It’s likely not a tremendous surprise to you given our line of work, but here on the Refined team, we like the game of Monopoly. True, it isn’t the most challenging game from a strategy perspective and some of it makes no sense in real life.
“You’ve mortgaged a property so now you can’t collect rent? Come on Parker Brothers, get real.”
One of the aspects of the game that does hold true to real life is what happens if you’re ever involved in buying a property in an auction. You and another player (or two) are bidding against each other for the deed to Atlantic Avenue or some other brightly coloured piece of property.
The comparable situation in real life to a Monopoly property auction is of course buying in a multiple offer situation. The property is for sale, you want it, but so do other people.
The Monopoly auction format is a bit simpler compared to how we buy property in multiple offer situations in real life, with price being the only element considered. Nonetheless, even with this stripped down approach, Monopoly nailed it when it comes to the aspects that impact the eventual sale price of a property.
Here’s what true in Monopoly AND in buying real estate in real life.
How wealthy am I? Perhaps you didn’t notice I’m wearing a monocle.
The first aspect of the game that holds true to life when it comes to buying in a multiple offer situation has to do with your financial resources.
- In Monopoly, one player may have more money than another and regardless of how much the poorer player wants that property, the wealthy player can simply outbid them and get the property.
- In real life, one buyer will also often have more money than another buyer. While other factors such as deposit, closing date and other conditions can influence the appeal of an offer, in many cases if you throw enough money at a seller, they will agree to almost all other aspects of the offer.
In both Monopoly and real life, not all budgets are equal and if you don’t have the money to keep raising your offer, the buyer with the biggest bank account often wins.
No, it’s absolutely worth that much to me.
The second aspect of the game that is true in real life as well is that the price a property is subjectively worth can be quite different than the price it is objectively worth.
- In Monopoly, one player may look at the $200 purchase price for Reading Railroad, consider the fact that they own other railroads and happily pay two or three times the “list price” in order to start charging more when players land on any of their railroad properties.
- In real life, one buyer will look at a list price on a property and begun adjusting it in their mind based on its proximity to their closest friends or family, it’s location in a desirable school catchment area or a short commute to work, or the layout that permits a home business to be expanded. All of these individual considerations, whether emotional or practical, can influence the financial appeal of a property.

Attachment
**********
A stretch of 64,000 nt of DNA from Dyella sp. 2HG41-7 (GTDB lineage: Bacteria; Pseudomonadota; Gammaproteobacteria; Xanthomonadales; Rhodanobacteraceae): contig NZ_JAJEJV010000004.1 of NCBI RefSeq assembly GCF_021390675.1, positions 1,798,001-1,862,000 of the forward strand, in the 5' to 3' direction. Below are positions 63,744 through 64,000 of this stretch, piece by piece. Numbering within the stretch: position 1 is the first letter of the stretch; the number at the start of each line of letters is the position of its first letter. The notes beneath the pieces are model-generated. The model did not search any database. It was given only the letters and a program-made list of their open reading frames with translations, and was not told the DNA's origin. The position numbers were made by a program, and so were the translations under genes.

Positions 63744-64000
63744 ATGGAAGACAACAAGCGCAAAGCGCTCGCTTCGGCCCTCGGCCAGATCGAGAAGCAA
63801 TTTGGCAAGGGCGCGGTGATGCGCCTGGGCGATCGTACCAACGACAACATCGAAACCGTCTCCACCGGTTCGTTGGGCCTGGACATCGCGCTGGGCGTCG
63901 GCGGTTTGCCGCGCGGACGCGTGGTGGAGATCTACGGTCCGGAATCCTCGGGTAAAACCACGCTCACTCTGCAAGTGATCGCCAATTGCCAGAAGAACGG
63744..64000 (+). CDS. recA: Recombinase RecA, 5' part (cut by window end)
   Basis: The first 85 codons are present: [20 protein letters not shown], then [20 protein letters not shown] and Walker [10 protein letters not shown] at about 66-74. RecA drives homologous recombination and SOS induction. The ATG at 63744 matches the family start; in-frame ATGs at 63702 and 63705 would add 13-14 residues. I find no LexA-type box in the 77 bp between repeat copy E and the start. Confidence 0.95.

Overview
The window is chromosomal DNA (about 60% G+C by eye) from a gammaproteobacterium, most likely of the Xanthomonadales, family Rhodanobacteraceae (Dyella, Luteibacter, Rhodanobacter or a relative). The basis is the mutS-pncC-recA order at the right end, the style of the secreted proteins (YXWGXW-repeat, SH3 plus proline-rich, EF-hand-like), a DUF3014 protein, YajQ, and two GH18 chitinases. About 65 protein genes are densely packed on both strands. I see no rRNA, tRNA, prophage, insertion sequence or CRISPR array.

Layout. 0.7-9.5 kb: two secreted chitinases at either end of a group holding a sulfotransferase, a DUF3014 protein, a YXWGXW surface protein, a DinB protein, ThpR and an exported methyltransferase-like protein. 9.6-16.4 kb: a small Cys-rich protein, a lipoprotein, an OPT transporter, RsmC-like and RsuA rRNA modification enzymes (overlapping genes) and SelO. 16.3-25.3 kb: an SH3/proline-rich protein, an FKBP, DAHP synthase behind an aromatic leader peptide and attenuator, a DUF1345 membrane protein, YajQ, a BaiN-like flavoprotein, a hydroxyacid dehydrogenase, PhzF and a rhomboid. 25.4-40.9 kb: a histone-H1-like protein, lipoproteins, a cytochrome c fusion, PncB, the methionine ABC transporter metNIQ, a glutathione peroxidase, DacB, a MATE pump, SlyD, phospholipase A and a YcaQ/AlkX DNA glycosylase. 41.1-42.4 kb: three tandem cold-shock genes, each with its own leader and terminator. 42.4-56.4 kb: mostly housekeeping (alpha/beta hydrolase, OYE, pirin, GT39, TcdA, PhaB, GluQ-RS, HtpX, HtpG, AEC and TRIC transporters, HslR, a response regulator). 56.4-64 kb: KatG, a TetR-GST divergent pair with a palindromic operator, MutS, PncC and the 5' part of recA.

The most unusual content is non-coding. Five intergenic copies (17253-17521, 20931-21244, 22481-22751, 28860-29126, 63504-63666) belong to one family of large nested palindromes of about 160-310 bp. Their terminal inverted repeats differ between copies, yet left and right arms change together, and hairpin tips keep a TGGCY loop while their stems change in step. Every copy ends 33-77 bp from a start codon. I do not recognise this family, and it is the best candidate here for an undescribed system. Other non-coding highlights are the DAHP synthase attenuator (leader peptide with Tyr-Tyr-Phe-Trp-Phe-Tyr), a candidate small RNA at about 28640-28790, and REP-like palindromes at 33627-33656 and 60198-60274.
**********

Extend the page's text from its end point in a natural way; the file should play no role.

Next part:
In both Monopoly and real life, one buyer may see more value or utility in a property than another buyer. While there is an objective price based on the various attributes of the home and market data, the subjective price changes based on the buyer’s situation and can be quite different than the objective price.
Right, I saw that. Does it matter?
The final aspect of Monopoly that is true in real life as well is that having knowledge isn’t the same as having the wisdom to know how to use that knowledge.
- In Monopoly, one player may look a property for sale and consider its value given their future strategy and plans. It may make sense to buy a property in order to prevent another player from completing a set or from owning too many properties in a row on the board. Other players may not see what is coming or understand the value of the property in the same way.
- In real life, one buyer may take the information provided and consider it in light of other information. An informed buyer may realize the easement on the property would make an extension or addition not possible and adjust the value accordingly.
In both Monopoly and real life, one buyer may consider more nuances to a property. We sometimes operate under the mistaken belief we all share the same knowledge and understanding about a property – or have realized the meaning of the information that was provided. In many cases this is not true. A buyer may not understand the impact of what has been shared and bid too low or high for the relative value to their situation versus other buyers’ situation.
While Monopoly is by no means a true representation of buying and selling real estate in real life, when it comes to the auction process in Monopoly, it is remarkably similar in terms of the aspects that impact a sale in the real world.
If you’re keen on making the right moves when it comes to buying a home, we’d love to make it happen. Get in touch with us here and we’ll do our best to help you pass GO as quickly as possible!